Org design isn't a people chart, it's the foundation of a good company culture

 Tom Dobson Smith photo
Tom Dobson Smith
4min read

Organisation design is essential in building a strong working culture. Getting it wrong can cause a domino effect of problems and inefficiencies across a business.

When we look at the 11:FS pyramid of culture (first introduced in our report - Rebuilding financial services from the inside), we see that the foundation to a strong working culture is purpose and mission. Without a clearly defined purpose, the operational tiers - org design, ways of working, empowerment, and incentives - are redundant, and the company is trapped in organisational stasis. Even today, this is not a popularly accepted fact. A lot of companies focus most of their attention on technology, which is just the tip of the iceberg - or pyramid. Tech is important, but only reaches its full potential with the support of the foundational layers beneath it.

Organisation design is not just a map of who manages which team members - it's a strategy for how communication flows. It's central to supporting the goals of the business and building and maintaining a strong working culture.

it's a strategy for how communication flows.

A short history of organisation design

At the start of the 20th century, the prevalent organisational model began in industrial manufacturing with the model of the organisation as a machine. In this model, workers are components (or resources). Most machine components are easily replaceable. A small number of components are responsible for controlling the machine; these are much harder to replace. As a result, a hierarchical model emerges as the dominant organisational paradigm. Managers are at the top, factory floor workers are at the bottom. Management is viewed as skilled, whereas production work is not. Pay and incentives align accordingly.

A large number of organisations began to apply this model to knowledge work. ‘Command and control’ became ‘predict and control’; managers and employees were given targets to achieve; new departments were formed, including Research & Development, Marketing, Product Management etc. Meanwhile, central functions including Finance and IT become very prominent in large organisations.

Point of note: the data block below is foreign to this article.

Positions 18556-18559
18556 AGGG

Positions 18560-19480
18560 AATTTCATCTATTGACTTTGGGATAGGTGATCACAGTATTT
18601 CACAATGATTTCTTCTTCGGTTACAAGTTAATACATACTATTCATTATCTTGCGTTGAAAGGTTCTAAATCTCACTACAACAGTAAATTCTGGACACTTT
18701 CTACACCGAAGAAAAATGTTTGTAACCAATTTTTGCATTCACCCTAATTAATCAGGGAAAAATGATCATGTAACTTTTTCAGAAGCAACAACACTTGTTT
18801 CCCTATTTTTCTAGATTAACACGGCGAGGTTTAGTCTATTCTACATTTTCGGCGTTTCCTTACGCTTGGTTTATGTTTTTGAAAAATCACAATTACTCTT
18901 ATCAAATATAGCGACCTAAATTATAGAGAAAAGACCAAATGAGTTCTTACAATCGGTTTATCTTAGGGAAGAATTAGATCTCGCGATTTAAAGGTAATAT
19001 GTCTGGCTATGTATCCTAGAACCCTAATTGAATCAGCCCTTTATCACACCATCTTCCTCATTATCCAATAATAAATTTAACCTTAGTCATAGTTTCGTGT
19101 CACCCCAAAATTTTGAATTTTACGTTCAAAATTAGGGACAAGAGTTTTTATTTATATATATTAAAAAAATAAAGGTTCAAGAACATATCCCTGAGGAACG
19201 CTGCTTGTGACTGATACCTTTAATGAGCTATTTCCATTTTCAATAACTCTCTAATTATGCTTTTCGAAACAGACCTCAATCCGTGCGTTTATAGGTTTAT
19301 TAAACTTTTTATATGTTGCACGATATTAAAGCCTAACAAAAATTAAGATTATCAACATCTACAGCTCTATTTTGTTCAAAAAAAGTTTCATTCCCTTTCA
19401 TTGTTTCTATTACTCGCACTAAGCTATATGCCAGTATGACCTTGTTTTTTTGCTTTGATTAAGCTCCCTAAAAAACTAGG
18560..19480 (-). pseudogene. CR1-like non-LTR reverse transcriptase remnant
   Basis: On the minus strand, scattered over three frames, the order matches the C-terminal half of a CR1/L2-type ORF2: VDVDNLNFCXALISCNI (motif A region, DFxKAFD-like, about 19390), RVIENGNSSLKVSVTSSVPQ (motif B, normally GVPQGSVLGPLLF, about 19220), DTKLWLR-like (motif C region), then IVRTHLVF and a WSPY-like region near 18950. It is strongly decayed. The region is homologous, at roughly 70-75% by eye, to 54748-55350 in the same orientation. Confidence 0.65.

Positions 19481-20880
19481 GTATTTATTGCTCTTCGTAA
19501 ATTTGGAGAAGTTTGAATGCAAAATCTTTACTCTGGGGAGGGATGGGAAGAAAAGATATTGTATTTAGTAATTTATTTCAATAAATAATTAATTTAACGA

Where industrial organisations had one hierarchy, we now have one per function. This is known as functional hierarchy.

Problems with functional hierarchy: trapped in silos

Functional hierarchy has its share of problems. One of the main issues is how to structure collaboration across functions. In any service organisation - especially those that deliver their products through digital channels - individuals with specialised knowledge need to collaborate in order to meet customer needs. In this model, that is difficult to achieve. Each skill set is stuck in a functional silo, working on priorities set by the management of that silo. How do you rectify this?

The easier part is getting the functional managers ‘out of the way’ - removing them from decision-making at the tactical or production level of the organisation. This reduces micro-management and empowers front-line employees. Top and middle managers are effectively asked to share power and give up some control. This dynamic recognises that people at the ‘bottom’ in knowledge work organisations are just as skilled as managers, but in a different domain.

The harder part is how to actually structure the collaboration between functions. Despite considerable distance from our industrial beginnings, we still have hierarchical structures. In more mature organisations, they now represent a separation between strategic decision-making (those at the top) and tactical decision-making (those at the bottom), with experts at all levels. However, the fundamental structure is unchanged.

So what does ‘good culture’ look like and how do I get there?

Organisations with good culture are built on motivation. As an Agile Coach, I think about this a lot. I am a big advocate of Daniel Pink’s model, which suggests there are three key components to inspiring motivation:

  1. Autonomy: people feel trusted to take ownership of their work

  2. Mastery: people are given the tools they need to continue to improve their skills

  3. Purpose: people believe in the “why” behind their work

In my view, successful organisation design is about creating an environment in which these attributes are maximised. The question, then, is how to actually do this?

Matrix management is one possible (yet flawed) solution. As with the functional structure, employees are grouped by specialism and report to a head of function. At the same time, they are embedded within multidisciplinary teams, and so report to someone ‘in the business’ as well as their functional manager.

My next post will analyse this in more depth, with a contrasting look at the divisional paradigm, and how well both models succeed at building a strong working culture.